JN Phillips Hits Million-Pound Mark with Windshield Recycling Program
May 9, 2011

JN Phillips Auto Glass has announced that, as a result of its “GreenShield(SM)” program, more than one million pounds of glass and plastic have been recycled since the program was launched in November 2010.

“Consumers today are very conscious of how their actions — and those of the companies with which they do business — affect the environment,” says Robert Rosenfield, president of JN Phillips. “And that has certainly been the case with GreenShield. Customer response to the program has been overwhelmingly positive, with many customers requesting JN Phillips by name because they heard we will recycle their old windshield.”

Based on its average annual replacement volume, JN Phillips anticipates that ultimately it will save approximately five million pounds of glass and plastic from landfills each year.

The GreenShield program also has drawn recognition from hometown sports team the Boston Celtics, according to the company. On April 3, the Celtics honored JN Phillips, Electric Insurance Co., the first insurer to pledge to inform policyholders about the program, E.L. Harvey & Sons Inc., which provides shipping for the program, and MassRecycle, a statewide coalition of businesses and others dedicated to reduce, re-use and recycling, as part of the NBA’s Green Week for their combined contributions to the GreenShield effort.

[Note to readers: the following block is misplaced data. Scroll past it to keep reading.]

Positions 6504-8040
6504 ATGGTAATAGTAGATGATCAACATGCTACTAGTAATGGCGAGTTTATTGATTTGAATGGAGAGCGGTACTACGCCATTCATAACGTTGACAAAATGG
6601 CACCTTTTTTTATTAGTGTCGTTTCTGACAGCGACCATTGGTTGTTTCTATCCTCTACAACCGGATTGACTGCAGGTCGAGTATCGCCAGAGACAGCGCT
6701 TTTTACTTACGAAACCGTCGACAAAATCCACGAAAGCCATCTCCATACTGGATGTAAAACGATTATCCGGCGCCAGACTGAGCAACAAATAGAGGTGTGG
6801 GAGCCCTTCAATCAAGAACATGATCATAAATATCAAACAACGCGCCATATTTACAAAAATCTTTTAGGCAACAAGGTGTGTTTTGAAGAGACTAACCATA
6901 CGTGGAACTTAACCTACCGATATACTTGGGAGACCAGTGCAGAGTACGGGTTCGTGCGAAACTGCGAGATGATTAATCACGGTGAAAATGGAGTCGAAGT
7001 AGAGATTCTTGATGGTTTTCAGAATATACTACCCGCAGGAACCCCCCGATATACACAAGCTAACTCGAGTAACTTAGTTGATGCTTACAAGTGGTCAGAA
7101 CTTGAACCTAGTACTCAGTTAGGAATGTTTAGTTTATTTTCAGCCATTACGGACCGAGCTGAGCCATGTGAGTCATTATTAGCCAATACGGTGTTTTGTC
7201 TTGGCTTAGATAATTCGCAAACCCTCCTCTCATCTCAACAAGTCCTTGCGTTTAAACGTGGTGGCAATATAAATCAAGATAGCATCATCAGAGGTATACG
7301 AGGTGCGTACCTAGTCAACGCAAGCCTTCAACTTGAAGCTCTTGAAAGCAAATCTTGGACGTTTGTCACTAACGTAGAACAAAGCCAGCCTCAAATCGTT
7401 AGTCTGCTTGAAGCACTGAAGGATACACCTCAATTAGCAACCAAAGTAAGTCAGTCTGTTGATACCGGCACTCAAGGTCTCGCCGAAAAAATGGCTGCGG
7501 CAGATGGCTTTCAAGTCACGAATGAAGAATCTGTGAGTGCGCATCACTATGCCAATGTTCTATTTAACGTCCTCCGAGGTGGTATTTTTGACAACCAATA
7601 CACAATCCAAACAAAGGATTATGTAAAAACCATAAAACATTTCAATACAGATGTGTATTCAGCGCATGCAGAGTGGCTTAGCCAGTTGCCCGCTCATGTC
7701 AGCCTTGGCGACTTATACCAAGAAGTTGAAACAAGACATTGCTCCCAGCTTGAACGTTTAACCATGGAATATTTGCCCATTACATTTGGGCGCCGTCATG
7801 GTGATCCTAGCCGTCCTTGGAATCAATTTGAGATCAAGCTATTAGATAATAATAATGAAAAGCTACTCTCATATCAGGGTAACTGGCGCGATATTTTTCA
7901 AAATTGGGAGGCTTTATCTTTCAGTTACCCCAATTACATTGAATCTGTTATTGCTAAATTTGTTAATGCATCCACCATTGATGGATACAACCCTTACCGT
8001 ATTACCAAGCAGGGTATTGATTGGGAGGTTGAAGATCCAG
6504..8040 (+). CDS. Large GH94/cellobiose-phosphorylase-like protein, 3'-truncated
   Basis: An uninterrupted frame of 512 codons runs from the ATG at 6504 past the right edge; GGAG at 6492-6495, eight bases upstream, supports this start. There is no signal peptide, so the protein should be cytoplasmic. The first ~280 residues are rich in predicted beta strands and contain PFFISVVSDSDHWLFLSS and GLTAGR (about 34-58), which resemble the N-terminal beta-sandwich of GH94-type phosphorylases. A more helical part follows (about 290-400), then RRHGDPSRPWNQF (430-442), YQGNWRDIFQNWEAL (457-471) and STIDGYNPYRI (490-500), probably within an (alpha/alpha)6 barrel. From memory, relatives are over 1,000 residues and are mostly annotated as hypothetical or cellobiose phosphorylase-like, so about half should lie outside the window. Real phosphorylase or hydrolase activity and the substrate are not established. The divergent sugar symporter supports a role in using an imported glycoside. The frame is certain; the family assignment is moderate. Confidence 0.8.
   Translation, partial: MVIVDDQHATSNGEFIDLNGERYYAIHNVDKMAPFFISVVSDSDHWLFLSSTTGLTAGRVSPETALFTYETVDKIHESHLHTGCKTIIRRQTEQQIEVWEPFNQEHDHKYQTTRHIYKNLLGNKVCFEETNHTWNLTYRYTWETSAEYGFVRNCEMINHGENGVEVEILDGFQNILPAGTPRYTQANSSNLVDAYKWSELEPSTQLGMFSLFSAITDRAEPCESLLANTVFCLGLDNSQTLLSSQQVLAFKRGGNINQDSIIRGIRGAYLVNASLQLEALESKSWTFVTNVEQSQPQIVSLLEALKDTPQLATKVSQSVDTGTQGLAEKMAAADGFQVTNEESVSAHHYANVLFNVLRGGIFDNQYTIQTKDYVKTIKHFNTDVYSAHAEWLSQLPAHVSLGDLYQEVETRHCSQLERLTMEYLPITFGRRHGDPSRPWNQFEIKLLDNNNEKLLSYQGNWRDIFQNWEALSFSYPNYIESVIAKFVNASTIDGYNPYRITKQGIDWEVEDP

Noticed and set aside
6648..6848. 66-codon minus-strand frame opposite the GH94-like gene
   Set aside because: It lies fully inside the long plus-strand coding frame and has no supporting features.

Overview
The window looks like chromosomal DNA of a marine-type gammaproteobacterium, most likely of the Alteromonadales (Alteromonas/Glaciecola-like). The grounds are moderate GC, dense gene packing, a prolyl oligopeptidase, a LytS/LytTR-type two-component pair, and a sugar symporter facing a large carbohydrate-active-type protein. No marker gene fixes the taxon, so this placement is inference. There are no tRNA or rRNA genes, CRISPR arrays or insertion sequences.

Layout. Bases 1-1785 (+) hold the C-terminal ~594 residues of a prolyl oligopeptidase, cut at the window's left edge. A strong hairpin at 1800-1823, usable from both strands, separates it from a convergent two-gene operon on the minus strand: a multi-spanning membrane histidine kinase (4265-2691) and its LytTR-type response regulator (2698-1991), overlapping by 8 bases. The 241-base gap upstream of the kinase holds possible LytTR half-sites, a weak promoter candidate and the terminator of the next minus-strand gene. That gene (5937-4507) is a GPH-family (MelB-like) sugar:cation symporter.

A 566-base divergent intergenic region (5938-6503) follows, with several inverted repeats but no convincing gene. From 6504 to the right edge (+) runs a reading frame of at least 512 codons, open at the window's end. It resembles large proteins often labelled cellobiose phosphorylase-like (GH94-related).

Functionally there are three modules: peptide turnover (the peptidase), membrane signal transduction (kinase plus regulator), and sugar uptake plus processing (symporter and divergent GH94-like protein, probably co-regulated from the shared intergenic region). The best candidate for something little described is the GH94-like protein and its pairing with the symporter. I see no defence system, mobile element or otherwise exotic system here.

Rosenfield told glassBYTEs.com™/AGRR™ magazine that he’s seen “tremendous excitement” from consumers about the program, which the company has promoted to a variety of audiences.

“We’ve had a serious of radio ads across our markets that talk about the recycling process and our GreenShield windshield recycling guarantee, and we have pages on our website dedicated to providing information to people, and we’ve also brought the information out to insurance agents,” says Rosenfield. “Really each segment has been pleased.

While the windshields are shipped to a Midwest facility for recycling, JN Phillips has not released the name of the company that completes the recycling process.

“Those guys don’t want any publicity,” says Rosenfield, who is optimistic about the future of the program, both at JN Phillips and the possibilities that it brings for the industry at large.

“We’re really excited to reach this milestone, and we feel like it’s just the beginning,” he says.

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